Thorodon laughed as he moved toward the spit. “Watch for the Bat Lady,” he said. “She might be out there…and hungry.”
“Or Draugluin,” Gaergath said uneasily. “Or a troll…or a whole host of goblins.”
“I'll squirt her in the eye,” Norui said making a gesture of doing so.
Túruan shivered. “I want to go home,” he said from beneath his cloak.
“What’s the matter with you,” his brother said giving him a little shake. “You’re usually so tough. Big talker, always bragging and swaggering about. Just yesterday you said you could lick a whole pack of orcs with one hand tied behind you.”
“Aye,” Thorodon said. “You’d better run along home, squirt. Better a thrashing from your dad than the Bat Lady drinking you dry. If she shows herself, I'll take my bow to her.”
“I’m not going by myself,” Túruan said.
“What’s that?” Norui called, from behind a nearby tree. “I hear something.”
All the boys pricked up their ears, listening. Gaergath, having better hearing than the others, felt his blood turn to ice. It sounded like a shriek, coming from a great distance. It seemed to go on endlessly, and when finally it stopped, it seemed every sound in the forest fell silent also.
It was a near eternity before anyone spoke.
“Good thing I had it out already,” Norui said at last, just above a whisper, fumbling with the front of his leggings, “or I’d have pissed myself for certain. What was that?”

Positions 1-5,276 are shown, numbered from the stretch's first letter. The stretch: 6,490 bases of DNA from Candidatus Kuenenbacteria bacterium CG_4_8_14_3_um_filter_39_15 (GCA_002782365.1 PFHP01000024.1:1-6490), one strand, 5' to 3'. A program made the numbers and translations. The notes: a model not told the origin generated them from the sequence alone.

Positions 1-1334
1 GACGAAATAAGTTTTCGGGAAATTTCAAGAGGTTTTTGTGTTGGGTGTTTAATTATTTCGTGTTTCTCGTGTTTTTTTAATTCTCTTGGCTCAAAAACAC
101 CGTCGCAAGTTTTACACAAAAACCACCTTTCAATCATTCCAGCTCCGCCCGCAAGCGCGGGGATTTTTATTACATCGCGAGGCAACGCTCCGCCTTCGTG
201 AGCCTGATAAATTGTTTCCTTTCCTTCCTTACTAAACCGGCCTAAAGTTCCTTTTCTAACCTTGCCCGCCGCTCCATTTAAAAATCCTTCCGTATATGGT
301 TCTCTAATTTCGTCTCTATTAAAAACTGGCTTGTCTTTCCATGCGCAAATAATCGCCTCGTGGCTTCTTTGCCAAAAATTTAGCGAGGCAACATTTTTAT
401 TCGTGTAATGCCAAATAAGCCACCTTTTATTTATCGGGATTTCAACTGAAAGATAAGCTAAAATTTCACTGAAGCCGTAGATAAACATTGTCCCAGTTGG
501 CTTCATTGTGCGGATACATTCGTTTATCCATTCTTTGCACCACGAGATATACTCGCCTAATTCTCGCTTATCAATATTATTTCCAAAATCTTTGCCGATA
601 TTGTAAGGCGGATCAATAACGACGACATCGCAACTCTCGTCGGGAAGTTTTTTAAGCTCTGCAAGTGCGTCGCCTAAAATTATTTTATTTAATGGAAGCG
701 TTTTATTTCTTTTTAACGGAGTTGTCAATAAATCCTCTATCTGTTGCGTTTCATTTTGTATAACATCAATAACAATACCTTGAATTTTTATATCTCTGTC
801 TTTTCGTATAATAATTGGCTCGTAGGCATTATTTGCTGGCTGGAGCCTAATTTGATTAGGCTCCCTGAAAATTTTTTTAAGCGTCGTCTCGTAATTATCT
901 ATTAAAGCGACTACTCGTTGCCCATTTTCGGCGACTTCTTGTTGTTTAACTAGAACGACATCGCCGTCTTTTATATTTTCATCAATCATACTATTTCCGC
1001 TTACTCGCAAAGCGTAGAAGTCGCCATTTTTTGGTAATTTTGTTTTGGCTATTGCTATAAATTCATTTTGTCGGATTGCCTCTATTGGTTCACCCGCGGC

“Was it……her?” Túruan said. His face looked stark white against his hood, and he had a death grip on his brother’s arm, which Herdir did not seem to notice. Herdir shook his head, speechless, his face just as white as his brother’s.
Gaergath and Thorodon just looked at each other, then at the others, not knowing what to make of what they had just heard.
“Mayhap someone had a nightmare,” Gaergath said after a moment. He could remember his mother screaming like that a time or two when a horrifying dream visited her. “Aye…that’s probably all it was.”
He breathed a little easier.
Thorodon nodded. “You’re probably right. I hope.”
“There’s a crescent moon out,” Norui noted. “That’s when nightmares happen. I hope I don’t have aught tonight. Here, Thoro, let me turn the spit now. My hands need something to do.”
“Or Mum noticed Túruan wasn’t in his bed,” Herdir said with a sidelong glance to his brother. “That’s probably what it was. Likely she thinks the Bat Lady got him. You’re going to catch it tomorrow, Squirt, without a doubt.”
His teeth were chattering.
“That’s not how it sounded,” Thorodon said. Gaergath nodded, almost involuntarily.
“Why is it so still now?” Norui said after a moment, his hand pausing at the spit. “No crickets, no owls…nothing stirring at all. It’s…strange.”
“My mum has nightmares sometimes,” Gaergath said. “She said sometimes she dreams she’s trapped inside a box. She can’t see the sides…and she can’t get out. And then it goes all dark…and then….”
Túruan began to shiver uncontrollably.
“Goblins,” Norui said. “My grandmum used to tell of them. She said they peek in your window at night…and give you nightmares. She says they’re all black and furry with yellow eyes and pointy ears and long noses.”
“Orcs,” Herdir said. “My cousin told of them. He said he saw one once. Said it scared him out of ten years' growth. Ugliest thing he ever saw...and the stinkiest.”
“I can’t hear anything now,” Norui said. “It’s…strange. Just…damned queer. There's something...evil...out there.”
Gaergath felt a growing terror inside of him….